Water Question

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TexasTea

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I am using my well water for my first batch of ale. I can use the water after the sand filter and BUT prior to the calcite tank (which brings the pH up to about 8).
It tastes better to me before the calcite tank, so I was going to use that. It's what I normally drink.

Or I can use the water AFTER the calcite tank.

I had the water analyzed at a lab (I do that periodically) and here are the specs.

Before calcite tank- Alkalinity 100 ppm, pH 6.5, Total Hardness -100 ppm as Calcium Carbonate- I was going to use this because it tastes better to me, slightly acidic and its not as hard.

After calcite tank - Alkalinity 200 ppm, pH 8.0, Total Hardness -190 ppm as Calcium Carbonate

What do you guys think?
 
What do you guys think?

I am not familiar with a calcite tank (other than a minute of Googling). Based on the numbers you show, your untreated water looks better for brewing. Water pH is not a real issue, but high levels of Alkalinity can be a challenge (unless you really like brewing stouts). Do you have numbers for other ions like Calcium, Magnesium, Sodium, Sulfate and Chloride?
 
Thanks CascadesBrewer.
I have these numbers. Most were below the threshold of detection for the test except for chloride
chloride - 150 ppm
copper < 0.05 ppm
Iron/Fe3+ < 0.05 ppm
Nitrate + Nitrites total < 1.01 ppm
Nitrates < 1.00 ppm
 
Your water looks good to brew with either way. Good to see iron was not detectable. If I were you, I might use pre-treated water for most beers, post-treated for dark brown to black beers (since dark roasted malts are acidic).
 
I am using my well water for my first batch of ale. I can use the water after the sand filter and BUT prior to the calcite tank (which brings the pH up to about 8).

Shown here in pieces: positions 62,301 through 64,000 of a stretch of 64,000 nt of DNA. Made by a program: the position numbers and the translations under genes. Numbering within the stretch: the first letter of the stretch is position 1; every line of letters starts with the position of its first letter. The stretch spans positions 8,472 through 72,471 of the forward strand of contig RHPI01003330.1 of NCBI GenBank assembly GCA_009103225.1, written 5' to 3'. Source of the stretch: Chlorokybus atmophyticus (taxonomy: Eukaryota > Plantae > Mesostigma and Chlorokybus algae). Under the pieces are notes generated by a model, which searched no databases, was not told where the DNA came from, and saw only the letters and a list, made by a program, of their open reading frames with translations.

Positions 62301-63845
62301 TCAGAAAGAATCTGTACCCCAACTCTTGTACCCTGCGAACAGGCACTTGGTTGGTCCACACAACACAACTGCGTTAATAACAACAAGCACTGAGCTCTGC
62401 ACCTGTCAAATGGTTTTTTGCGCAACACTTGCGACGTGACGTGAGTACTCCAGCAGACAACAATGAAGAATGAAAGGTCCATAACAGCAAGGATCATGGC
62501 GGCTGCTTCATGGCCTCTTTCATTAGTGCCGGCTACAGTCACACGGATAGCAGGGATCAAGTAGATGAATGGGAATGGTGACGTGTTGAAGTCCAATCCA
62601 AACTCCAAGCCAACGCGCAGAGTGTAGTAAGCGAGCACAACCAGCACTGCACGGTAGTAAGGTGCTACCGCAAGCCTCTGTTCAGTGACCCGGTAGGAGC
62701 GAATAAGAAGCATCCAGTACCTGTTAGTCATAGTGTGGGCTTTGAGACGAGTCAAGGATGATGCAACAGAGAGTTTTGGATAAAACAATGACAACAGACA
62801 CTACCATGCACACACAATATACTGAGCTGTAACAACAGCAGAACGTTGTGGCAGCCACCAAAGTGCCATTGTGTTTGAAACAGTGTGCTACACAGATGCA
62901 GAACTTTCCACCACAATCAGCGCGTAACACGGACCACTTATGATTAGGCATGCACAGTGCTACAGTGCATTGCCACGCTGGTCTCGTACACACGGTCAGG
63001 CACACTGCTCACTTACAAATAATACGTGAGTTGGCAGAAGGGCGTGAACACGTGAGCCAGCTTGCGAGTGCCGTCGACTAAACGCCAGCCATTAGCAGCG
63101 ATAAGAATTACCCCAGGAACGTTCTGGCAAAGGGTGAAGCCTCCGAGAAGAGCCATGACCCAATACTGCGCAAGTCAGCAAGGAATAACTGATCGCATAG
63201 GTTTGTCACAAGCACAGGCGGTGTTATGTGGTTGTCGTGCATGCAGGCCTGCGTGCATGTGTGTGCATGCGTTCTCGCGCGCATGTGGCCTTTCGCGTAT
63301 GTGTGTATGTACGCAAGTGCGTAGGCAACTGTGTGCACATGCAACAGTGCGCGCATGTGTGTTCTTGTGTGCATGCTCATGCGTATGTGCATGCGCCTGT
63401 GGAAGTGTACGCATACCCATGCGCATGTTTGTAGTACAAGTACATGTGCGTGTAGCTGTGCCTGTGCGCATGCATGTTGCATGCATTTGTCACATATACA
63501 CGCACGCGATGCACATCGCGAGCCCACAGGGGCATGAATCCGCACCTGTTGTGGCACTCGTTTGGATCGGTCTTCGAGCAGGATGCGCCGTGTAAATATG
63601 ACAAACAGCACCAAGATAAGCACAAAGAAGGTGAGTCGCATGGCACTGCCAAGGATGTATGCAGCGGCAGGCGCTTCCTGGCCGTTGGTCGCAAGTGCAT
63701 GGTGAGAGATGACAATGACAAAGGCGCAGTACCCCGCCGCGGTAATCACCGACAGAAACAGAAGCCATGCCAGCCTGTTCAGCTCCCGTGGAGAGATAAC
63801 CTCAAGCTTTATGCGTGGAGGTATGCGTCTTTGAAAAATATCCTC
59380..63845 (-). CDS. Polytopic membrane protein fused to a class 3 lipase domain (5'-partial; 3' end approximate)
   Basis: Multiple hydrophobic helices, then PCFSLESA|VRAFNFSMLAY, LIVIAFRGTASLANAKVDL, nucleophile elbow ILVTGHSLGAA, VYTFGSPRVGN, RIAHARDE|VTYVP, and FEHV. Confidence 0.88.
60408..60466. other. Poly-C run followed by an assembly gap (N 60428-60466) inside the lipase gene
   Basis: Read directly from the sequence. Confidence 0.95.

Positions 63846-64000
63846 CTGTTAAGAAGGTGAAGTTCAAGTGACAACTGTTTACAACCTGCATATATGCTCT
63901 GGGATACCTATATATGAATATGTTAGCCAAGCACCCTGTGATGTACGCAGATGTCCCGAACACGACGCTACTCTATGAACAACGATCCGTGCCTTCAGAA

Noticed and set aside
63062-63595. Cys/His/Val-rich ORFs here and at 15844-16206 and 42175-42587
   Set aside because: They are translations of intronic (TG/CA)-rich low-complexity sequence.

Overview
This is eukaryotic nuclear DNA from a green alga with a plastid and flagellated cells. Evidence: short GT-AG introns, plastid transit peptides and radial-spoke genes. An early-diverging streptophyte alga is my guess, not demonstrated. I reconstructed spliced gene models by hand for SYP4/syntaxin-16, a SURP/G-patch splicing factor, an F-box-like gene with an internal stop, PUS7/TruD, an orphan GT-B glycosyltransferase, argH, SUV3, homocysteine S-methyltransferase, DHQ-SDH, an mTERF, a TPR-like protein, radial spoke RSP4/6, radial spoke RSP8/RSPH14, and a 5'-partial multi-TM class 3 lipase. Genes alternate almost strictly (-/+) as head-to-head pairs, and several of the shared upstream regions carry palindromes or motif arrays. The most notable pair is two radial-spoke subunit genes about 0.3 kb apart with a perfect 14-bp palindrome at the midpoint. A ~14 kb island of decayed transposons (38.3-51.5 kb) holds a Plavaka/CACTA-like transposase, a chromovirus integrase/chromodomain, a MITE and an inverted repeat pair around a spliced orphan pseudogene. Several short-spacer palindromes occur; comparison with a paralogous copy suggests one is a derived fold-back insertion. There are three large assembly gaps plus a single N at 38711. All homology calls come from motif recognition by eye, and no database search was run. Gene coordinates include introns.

It tastes better to me before the calcite tank, so I was going to use that. It's what I normally drink.

Or I can use the water AFTER the calcite tank.

I had the water analyzed at a lab (I do that periodically) and here are the specs.

Before calcite tank- Alkalinity 100 ppm, pH 6.5, Total Hardness -100 ppm as Calcium Carbonate- I was going to use this because it tastes better to me, slightly acidic and its not as hard.

After calcite tank - Alkalinity 200 ppm, pH 8.0, Total Hardness -190 ppm as Calcium Carbonate

What do you guys think?
Have you plugged all the water values into a software program that makes suggestions based on your starting water and brew style ? (It might suggest adding a few grams of minerals like gypsum and Epsom salts and calcium ??? Something-ate.

I am totally confused on the water subject and merely doing split batch A / B tasting - better with or without additives. My source water is already very good and I can not tell the difference in most beer style experiments
 
I was going to use this thread to demonstrate the problems we can have with "off grid" water supplies. Instead, I find it is impossible for anybody to be giving advice on the information provide ... except: Provide some clearer information! (Such as @CascadesBrewer asked for).

https://www.homebrewtalk.com/thread...-291-hco3-239-alkalinity.730671/post-10383012
Meh... this is the beginner's forum. Let's not scare a new brewer on water issues when the water tastes alright, and has reasonable hardness and alkalinity, and no metals. If it's good enough for drinking, it's good enough for brewing with. No need to make it complicated at this point. Let the person brew a few batches first, and ask more questions later IF there are problems. Which there won’t be, I’m about 95% sure of this.
 
Meh... this is the beginner's forum. ...
So it is. So, the advice should be: Don't believe what the water reports they're giving you are telling you (and making you pay money for no doubt) ... they're utter garbage!

You've successfully convinced me that the brewing community badly needs a "Defuddler" to combat commerce-backed criminals providing duff information.

And, as a beginner, just brew the beer, don't get carried away with all this "water" nonsense.
 
Thanks Guys. I trust the lab I use. Same one that tests the municipal water (which is also from a well). Anyway I'm going to brew and see what happens. I'll let you know how it goes.
 

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